Electronic Arts is one of the world’s biggest and most recognisable brands in the computer games industry. It has relatively long and largely successful history and, unlike Atari for example, it has remained stable throughout all those years. No changes of ownership, buyouts or bankruptcies – just a forward looking innovative company which still leads the pack today.
The company was started by Trip Hawkins who, in 1982, was in the early stages of developing his software company which was named Amazin’ Software. At the time Hawkins was a relatively senior Apple employee who was able to use $200,000 of his own money to kick-start the venture. An extra $2 million was invested from a group of investors which included Sequoia Capital.
This was no tiny operation and right from the off, Hawkins had assembled a team of employees which included a couple pilfered from Apple, one from Atari and a former Stanford classmate. Their first office was located in San Mateo in California and it was here that a substantial business plan was formed. By 1983, Amazin’ Software had begun to produce games software and early releases such as Pinball Construction Set and Archon were successful releases which are recognised today as quality pieces of work.
The idea for the name changed came about in October 1982 at an employees retreat. Hawkins has been aware for some time that his employees were not altogether satisfied with the Amazin’ Software moniker and this retreat was an opportunity to brainstorm on the subject of a new name. Various themes were floated in an all-night session and ultimately the name Electronic Arts won the day. Other suggestions along the same lines had been Electronic Artists and Blue Light, a contemporary reference to the Tron movie.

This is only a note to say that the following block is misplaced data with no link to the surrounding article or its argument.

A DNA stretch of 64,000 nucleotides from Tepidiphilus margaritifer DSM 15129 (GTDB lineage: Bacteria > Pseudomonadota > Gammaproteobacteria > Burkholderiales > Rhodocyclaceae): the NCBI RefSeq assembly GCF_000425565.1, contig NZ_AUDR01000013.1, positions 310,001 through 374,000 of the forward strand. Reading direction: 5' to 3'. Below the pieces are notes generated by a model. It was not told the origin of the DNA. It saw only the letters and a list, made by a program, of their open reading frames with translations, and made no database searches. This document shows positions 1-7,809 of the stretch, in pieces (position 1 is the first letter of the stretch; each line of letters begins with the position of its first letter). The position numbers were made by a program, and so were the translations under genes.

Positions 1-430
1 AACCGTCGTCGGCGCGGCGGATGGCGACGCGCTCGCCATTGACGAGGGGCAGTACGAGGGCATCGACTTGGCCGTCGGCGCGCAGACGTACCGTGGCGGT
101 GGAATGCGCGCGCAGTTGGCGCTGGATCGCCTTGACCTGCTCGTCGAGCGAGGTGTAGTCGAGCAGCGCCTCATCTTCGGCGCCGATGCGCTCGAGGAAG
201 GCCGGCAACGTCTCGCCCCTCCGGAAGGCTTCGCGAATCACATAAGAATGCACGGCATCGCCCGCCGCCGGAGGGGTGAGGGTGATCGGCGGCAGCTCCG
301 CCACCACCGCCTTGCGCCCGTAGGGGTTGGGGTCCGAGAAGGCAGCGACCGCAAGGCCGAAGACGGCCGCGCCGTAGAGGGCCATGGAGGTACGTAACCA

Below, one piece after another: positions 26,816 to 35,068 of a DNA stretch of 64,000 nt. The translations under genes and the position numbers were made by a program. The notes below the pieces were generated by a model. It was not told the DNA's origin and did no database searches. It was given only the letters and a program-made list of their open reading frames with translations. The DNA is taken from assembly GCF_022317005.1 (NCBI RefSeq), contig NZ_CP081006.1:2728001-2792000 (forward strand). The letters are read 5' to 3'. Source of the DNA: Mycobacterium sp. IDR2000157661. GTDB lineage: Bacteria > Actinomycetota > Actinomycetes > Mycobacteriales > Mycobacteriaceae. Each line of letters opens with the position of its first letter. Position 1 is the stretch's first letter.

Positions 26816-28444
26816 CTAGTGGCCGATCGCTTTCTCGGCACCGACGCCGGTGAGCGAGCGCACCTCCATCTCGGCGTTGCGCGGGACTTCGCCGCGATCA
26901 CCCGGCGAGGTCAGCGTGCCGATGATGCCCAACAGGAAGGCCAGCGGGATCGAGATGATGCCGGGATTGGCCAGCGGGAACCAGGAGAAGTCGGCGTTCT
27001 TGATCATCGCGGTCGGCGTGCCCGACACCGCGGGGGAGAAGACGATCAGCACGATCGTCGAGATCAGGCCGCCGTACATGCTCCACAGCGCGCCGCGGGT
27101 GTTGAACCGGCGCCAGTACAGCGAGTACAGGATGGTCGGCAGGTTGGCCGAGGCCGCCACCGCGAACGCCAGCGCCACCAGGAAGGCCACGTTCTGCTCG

An early obstacle for Trip Hawkins and Electronic Arts was the retailers reluctance to buy products from a relatively new and unknown publishing house. It took some work and coercion for Hawkins and his marketing employees to convince retailers to stock their products – it was Hawkins wish that Electronic Arts would sell direct to retailers without using the distributors as a middle man. Despite these hurdles, revenue was a healthy $5 million in 1983 and $11 million in the following year. 1984 saw revenue of $18 million – clearly Electronic Arts was doing something right.
Using Electronic Arts as a name, one of the innovations Hawkins et al were able to introduce was the use of album-style covers for their software. The company wanted to be thought of as an artistic production company rather than a nuts and bolts programming venue and this helped EA attract some of the most talented software developers Pinball Construction Set was a notable example of this clever business practice but whether it contributed to the huge success of that game is unclear.
At this stage, Electronic Arts was purely a producer of games for the home computer market but towards the end of the 1980s it became clear that developing for consoles was going to be a major part of the future. 1991 also brought the departure of Trip Hawkins from the day to day running of EA, although he remained on the board. His new venture was 3DO, begun in cooperation with EA among others.
Part Two follows…..